A guide to wearing hearing aids in the workplaceA guide to wearing hearing aids in the workplace
There are many stigmas that surround wearing hearing aids, one of which is that only elderly people need to wear assistive listening devices. While one in three people over the age of 65 experience hearing loss, according to Hearing Loss Association of America, 60 percent of all people with hearing loss are in the work force or educational settings. Unfortunately, this can mean that someone receives less compensation due to his or her lack of understanding and comprehension. There are plenty of ways you can continue to succeed in the workplace with your hearing loss. Follow these guidelines in the office to ensure your hearing loss doesn't get in the way:
Let everyone know
If no one is aware of your hearing loss, they might just think you aren't paying attention when you ask a speaker to repeat him or herself in a meeting. Be your own advocate in the office, and be clear about your situation. Can you only hear when there isn't background noise? Can you hear better in person versus on the phone? These are questions you may need to ask yourself so that you are working to your full potential in the office. Consider speaking with your employers and coworkers and try these solutions to ease trouble with communication:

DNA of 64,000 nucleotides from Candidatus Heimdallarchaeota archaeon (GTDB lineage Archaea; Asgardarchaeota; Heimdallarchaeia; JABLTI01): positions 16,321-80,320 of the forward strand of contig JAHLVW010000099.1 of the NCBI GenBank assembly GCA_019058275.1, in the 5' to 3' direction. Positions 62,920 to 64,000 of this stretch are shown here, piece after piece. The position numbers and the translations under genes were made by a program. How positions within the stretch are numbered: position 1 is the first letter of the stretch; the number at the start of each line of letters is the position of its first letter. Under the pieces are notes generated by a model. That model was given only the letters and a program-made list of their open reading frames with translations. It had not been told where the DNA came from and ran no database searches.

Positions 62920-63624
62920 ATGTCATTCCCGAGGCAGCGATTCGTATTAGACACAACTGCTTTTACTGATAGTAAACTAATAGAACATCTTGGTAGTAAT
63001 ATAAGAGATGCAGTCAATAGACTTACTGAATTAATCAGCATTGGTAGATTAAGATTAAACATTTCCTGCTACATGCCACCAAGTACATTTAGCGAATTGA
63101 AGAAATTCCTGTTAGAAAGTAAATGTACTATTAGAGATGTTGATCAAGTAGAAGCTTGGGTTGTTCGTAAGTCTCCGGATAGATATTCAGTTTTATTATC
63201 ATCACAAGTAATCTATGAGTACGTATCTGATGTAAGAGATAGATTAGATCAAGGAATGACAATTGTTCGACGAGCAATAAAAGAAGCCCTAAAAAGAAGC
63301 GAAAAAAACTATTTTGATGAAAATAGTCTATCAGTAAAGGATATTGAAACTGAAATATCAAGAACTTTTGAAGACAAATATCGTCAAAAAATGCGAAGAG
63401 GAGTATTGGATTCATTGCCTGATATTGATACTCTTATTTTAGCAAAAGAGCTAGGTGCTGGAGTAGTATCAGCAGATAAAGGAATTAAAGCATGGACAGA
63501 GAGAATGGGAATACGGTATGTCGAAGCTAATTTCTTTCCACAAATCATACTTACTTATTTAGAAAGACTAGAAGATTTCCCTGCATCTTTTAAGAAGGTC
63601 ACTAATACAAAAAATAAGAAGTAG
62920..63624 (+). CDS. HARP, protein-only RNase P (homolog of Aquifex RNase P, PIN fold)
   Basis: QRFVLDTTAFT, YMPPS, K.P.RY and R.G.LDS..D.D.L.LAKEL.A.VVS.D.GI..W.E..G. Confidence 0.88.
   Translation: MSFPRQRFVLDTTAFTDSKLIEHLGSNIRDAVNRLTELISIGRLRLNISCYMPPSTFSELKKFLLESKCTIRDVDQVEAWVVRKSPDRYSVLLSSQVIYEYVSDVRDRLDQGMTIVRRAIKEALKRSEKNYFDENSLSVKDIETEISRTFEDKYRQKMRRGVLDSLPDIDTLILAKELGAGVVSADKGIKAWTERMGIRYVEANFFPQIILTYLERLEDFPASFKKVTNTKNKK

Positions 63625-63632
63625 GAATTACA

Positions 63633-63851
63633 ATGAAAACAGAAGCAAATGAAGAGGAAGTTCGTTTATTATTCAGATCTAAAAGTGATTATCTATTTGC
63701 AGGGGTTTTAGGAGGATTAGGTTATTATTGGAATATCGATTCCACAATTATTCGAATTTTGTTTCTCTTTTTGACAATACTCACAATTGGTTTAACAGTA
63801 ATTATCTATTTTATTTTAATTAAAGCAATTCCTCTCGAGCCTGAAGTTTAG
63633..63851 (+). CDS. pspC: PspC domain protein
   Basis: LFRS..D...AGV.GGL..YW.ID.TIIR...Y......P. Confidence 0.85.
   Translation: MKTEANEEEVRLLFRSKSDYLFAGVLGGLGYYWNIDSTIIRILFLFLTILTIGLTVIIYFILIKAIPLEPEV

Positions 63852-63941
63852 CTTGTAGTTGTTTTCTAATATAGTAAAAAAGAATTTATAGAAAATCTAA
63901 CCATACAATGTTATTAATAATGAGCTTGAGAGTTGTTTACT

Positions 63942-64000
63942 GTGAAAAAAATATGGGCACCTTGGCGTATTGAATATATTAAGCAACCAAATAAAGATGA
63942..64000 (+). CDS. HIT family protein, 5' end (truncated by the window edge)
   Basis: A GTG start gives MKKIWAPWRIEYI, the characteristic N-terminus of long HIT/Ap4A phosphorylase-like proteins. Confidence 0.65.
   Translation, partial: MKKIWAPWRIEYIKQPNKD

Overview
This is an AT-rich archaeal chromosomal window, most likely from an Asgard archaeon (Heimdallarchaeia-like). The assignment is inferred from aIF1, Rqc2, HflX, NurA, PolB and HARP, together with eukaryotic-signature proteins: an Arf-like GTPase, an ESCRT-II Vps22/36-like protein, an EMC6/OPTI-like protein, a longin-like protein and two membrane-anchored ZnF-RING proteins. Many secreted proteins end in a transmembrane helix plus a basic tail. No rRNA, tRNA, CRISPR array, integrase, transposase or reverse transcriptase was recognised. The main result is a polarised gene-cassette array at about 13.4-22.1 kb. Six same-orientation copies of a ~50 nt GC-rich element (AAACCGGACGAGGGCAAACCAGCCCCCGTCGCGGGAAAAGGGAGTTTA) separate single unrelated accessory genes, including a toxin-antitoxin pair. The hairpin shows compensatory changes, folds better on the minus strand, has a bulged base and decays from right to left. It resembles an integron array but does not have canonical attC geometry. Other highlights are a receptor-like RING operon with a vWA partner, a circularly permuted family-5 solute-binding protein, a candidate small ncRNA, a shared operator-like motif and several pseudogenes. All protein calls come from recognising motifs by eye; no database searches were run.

Many jobs today require a certain level of group work, so you may need help communicating during meetings and conferences.
People who are uninformed of hearing loss may try to help out, but sometimes their good intentions fall flat. Don't be afraid to let your employer and coworkers know the best practices to helping you understand clearly.
Some believe that speaking louder will make it easier for people with hearing aids to hear, but the devices themselves amplify sound. Someone speaking loudly will just sound distorted to the listener. Let them know that speaking in their regular tone is best.
Use assistive listening devices
In an office setting, you may not want to put a burden on others to accommodate your situation. In this case, utilizing assistive listening devices is a good solution. You can use different settings and features on your hearing aids as well as additional devices.
If you are having trouble adapting to hearing aids in the workplace, consult your audiologist for advice. Making an effort to ease the issue in the office is the first sign of your dedication to work.